Taking grace out of Graceland


“Rather fail with honor than succeed by fraud.’

— Sophocles

“The image is one thing, and the human being is another. It’s very hard to live up to an image.”

— Elvis Presley

Fans of Elvis Presley may have seen a news story or two recently about Graceland, his longtime home; Riley Keough, his granddaughter; and a company that tried to auction Graceland off claiming that they had secured control over it through a defaulted loan.

Before we get into the bizarreness of that claim, we should, perhaps, first talk about Graceland, and why someone might have been interested in it. Graceland is the second most visited home in America, placing ahead of mansions like The Breakers, in Newport, RI, or the Biltmore estate in Asheville, North Carolina. Only the White House attracts more visitors every year than the home of Elvis Presley.

Elvis bought the home in 1957 for $102,500. He died there in 1977, and the home was placed into a trust. That trust was dissolved and the title passed to his daughter, Lisa Marie, when she turned 25 in 1993. She, in turn, created a new trust — the Elvis Presley Trust — with herself and the National Bank of Commerce serving as co-trustees. The home was then operated as a tourist destination by a company she set up called Elvis Presley Enterprises (EPE).

Under Lisa Marie’s direction, EPE purchased an adjacent shopping mall, and then a hotel, which was later torn down to build a resort. The site draws more than 500,000 visitors a year and, according to its website, adds more than $150 million per year to the local Memphis economy. The property is so important to the region that the City of Memphis helped finance $100 million in renovations just five years ago. Keough and her sisters have now inherited a major interest in the property.

All of which is to say that this is the kind of place that might draw the attention of scam artists and ne’er-do-wells. And in an environment where even common, everyday people can be the subject of major scam attempts online, where we are seeing deep-fake photos and audio recordings, and where nearly everyone has someone trying to reach them about their car’s extended warranty, it is not surprising to hear that Graceland may have been the subject of a brazen, and bizarre scam attempt.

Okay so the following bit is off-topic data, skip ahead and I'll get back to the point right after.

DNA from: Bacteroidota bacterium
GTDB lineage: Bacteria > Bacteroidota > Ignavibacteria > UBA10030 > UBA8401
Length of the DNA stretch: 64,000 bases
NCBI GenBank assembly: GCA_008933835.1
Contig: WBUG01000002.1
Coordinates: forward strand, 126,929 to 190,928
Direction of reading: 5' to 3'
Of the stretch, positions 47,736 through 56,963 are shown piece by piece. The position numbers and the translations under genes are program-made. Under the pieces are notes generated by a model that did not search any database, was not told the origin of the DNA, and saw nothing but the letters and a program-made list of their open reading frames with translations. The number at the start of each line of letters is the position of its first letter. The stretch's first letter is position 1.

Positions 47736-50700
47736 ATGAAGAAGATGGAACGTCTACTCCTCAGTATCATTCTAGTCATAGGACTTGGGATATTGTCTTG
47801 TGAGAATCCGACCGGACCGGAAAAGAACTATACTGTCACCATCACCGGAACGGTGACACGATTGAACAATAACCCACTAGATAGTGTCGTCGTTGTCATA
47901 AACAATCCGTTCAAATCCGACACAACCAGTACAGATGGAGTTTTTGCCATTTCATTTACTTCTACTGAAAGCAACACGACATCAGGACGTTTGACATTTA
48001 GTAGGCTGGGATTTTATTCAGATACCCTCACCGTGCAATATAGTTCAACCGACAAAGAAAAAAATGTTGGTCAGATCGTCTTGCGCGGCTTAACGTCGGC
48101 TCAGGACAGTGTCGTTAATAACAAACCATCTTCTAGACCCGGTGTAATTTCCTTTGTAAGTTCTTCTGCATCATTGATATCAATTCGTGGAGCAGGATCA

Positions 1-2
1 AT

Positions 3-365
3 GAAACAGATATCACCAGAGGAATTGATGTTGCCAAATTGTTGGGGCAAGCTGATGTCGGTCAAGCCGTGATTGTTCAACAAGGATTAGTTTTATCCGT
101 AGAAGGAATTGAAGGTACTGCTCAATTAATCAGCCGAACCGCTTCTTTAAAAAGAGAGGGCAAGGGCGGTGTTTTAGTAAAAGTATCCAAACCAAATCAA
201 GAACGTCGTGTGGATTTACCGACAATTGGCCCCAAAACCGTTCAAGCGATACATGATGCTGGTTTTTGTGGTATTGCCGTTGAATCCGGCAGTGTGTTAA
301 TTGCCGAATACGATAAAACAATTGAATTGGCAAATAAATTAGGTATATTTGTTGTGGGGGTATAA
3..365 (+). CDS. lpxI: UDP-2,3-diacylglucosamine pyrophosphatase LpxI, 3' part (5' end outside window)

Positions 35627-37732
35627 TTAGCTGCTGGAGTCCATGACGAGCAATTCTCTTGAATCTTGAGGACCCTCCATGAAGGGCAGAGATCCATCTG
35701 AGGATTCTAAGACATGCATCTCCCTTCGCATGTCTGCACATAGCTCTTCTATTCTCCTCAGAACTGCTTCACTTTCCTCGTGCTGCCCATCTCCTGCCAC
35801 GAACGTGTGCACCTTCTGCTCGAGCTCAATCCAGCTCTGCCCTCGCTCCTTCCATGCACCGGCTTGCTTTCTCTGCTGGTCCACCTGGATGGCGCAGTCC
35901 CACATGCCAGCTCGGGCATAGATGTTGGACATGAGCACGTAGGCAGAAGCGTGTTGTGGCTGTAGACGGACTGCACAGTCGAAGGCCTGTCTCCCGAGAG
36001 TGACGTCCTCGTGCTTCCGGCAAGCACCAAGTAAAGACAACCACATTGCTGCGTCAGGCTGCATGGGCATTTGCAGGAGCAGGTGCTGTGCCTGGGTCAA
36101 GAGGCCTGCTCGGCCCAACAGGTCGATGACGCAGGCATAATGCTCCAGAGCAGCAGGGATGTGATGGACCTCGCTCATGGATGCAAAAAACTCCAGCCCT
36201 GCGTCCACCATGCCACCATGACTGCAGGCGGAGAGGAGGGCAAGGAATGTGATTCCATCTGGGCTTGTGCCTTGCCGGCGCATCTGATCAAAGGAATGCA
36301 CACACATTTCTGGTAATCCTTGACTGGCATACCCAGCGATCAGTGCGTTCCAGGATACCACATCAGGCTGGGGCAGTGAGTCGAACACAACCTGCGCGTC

Last month, the Memphis area was shocked to hear that the Graceland property was going up for auction. The initial reaction seemed to be one of disbelief – that it couldn’t possibly be the case that such a legendary and profitable property could have run into such financial trouble. Then reality set in. It simply couldn’t be the case that such a legendary and profitable property had run into that kind of trouble. That’s when the court action started.

Keough, a successful actress, filed suit in court claiming that she had no idea who the company was that was seeking to sell the property, nor any idea what debt they were talking about. The company, Naussany Investments and Private Lending, responded by saying that Lisa Marie Presley had taken out a $3.8 million loan, with Graceland as the collateral, and then defaulted on that loan.

Unfortunately for Naussany, both media outlets and Keough’s attorneys started to do some digging. What they found was almost laughable. The business doesn’t actually exist in the state they claim to operate in. The phone number they listed is disconnected. The notary who they claim witnessed Ms. Presley’s signature on the note says that she never met Ms. Presley and never notarized the form in question, and once those facts were released, the company issued a statement that seemed to have been written by a sloth with a typewriter.

In short, it appears that there never was a note, there never was a debt, the entire thing was a fraud, and yet the company nearly held an auction at which it feasibly could have collected millions of dollars on a property it couldn’t sell. If that’s the case, it’s a fraud for the ages.

Property fraud is nothing new. For years, people have caused mayhem by filing false liens, creating fake transfer documents, or even forging deeds.

After all, protecting yourself from fraud is the best way to keep from getting “All Shook Up.”

David Hejmanowski is judge of the Probate/Juvenile Division of the Delaware County Court of Common Pleas, where he has served as magistrate, court administrator, and now judge, since 2003. He has written a weekly column on law and history for The Gazette, a sister newspaper of The Galion Inquirer, since 2005.

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